Medicare Advantage plans are bundled alternatives to Original Medicare. These plans come from private insurance companies that contract with the federal government. The goal is to offer various health insurance benefits for people who qualify for Medicare. So, what’s the difference between Medicare Advantage and Original Medicare? We’ll break this down for you below. 

Medicare Advantage Plans – How They Work

Many people refer to Medicare Advantage (MA) plans as Medicare Part C. MA plans have to give you a minimum of the same benefits that you’d get with Original Medicare. Many Medicare Advantage plans also offer coverage for Medicare Part D prescription drug coverage, and it can have additional benefits that you don’t get with Original Medicare. For example, some Medicare Advantage plans have coverage for eye exams, routine dental care, hearing aids, and glasses. 

What’s the difference between Medicare Advantage and Original Medicare?

Some Medicare Advantage plans can come with specific provider networks that you have to use that can limit your choices as to which doctors you visit. If you go to a doctor outside of the network, the plan may not cover your expenses, or you’ll pay more than an in-network visit. Original Medicare allows you to usually use any medical facility or doctor that accepts Medicare assignment, so you may have more freedom. 

In a Medicare Advantage plan, you will likely still have to pay the monthly premium for Part B, but any additional costs for the Medicare Advantage Plan can be less than what you’d spend on a Medigap plan. Sometimes, a Medicare Advantage Plan can have a $0 premium attached to it. 

Medicare Advantage plans might also have a maximum out-of-pocket limit for what services they cover. This cap is what you’ll have to pay in addition to your normal premiums. For 2022, this cap is $7,550. Original Medicare does not have an annual limit to how much you may spend, so depending on your healthcare needs, your costs can add up.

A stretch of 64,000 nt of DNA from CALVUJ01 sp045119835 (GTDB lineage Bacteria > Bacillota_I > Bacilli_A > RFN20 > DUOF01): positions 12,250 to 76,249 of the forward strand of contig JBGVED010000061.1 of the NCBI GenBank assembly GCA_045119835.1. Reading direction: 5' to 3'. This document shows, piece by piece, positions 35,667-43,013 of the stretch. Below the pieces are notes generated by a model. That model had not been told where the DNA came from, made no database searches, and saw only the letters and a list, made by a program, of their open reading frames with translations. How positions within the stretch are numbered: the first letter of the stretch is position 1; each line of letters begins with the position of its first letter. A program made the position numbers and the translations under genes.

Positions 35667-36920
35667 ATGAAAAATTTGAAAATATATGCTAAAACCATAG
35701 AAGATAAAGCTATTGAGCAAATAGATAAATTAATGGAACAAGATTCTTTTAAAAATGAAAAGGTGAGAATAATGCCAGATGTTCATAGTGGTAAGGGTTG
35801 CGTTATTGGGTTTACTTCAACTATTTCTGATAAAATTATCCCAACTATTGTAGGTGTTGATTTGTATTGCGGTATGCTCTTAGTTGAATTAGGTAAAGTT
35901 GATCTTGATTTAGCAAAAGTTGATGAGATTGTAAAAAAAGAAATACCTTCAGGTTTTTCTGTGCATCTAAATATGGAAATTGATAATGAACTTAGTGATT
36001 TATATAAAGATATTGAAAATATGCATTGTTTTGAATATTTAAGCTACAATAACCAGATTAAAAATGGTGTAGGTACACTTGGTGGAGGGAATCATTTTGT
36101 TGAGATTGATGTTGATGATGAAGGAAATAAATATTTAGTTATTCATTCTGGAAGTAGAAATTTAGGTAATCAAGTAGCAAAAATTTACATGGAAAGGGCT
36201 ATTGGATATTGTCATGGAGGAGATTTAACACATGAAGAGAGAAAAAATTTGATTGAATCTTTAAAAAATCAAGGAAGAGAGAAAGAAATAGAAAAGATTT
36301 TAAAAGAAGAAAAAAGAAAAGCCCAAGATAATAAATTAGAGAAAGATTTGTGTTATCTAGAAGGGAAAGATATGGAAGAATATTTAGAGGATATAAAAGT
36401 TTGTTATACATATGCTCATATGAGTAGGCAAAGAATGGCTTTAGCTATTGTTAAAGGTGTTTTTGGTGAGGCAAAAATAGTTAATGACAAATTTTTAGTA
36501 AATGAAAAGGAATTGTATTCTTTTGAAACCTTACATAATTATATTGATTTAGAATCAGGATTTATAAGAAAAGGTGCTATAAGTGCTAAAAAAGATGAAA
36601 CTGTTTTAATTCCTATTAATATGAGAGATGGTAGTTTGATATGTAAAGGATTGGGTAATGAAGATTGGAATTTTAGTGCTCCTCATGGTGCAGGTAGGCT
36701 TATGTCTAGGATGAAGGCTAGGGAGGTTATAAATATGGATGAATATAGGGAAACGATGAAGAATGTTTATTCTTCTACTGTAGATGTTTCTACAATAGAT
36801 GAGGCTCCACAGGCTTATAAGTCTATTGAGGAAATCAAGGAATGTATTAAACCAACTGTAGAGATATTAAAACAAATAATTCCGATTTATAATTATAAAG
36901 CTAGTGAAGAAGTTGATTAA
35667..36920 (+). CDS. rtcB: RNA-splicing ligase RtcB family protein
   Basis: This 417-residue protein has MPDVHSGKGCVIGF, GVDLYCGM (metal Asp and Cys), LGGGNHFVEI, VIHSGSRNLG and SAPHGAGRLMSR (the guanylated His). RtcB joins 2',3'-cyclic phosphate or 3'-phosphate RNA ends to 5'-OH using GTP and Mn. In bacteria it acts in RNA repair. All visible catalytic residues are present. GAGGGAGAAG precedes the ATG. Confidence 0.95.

Medicare Advantage Plans and Medigap Plans

It’s easy to confuse Medicare Advantage plans with Medigap, or Medicare Supplement, Insurance. Private insurance companies offer both, but they differ in how they cover your expenses. Medigap plans work to cover any coverage gaps Original Medicare leaves by covering roughly 20% of your covered charges. When you go to the doctor, Medigap will cover all or most of your cost-share. You’ll pay a monthly premium for Medigap. 

By contrast, Medicare Advantage plans are bundled plans that have the same coverage you’d get if you enrolled in Original Medicare with the addition of limited coverage for other things like dental. You might have a premium with this plan, but many don’t have anything beyond Medicare Part B’s premium. Instead, you’ll pay coinsurance or copays for your medical care. 

Each Medicare Advantage plan differs, so comparison shopping for them can be a challenge. You can’t have a Medigap policy and a Medicare Advantage plan at the same time. 

How to Enroll in a Medicare Advantage Plan

If you’ve decided that you want to enroll in a Medicare Advantage plan instead of Original Medicare, you’ll have to enroll. You’ll need the date your Original Medicare started and the Medicare number when you call to enroll. You have to enroll in Medicare Part A and Part B before you can choose and enroll in a Medicare Advantage plan. The price will vary from plan to plan, so you want to make sure you double-check before you settle on one specific plan.

Related articles:

How Do You Pay for a Medicare Supplement (Medigap) Policy?(Opens in a new browser tab)

What are Guaranteed Issue Rights?(Opens in a new browser tab)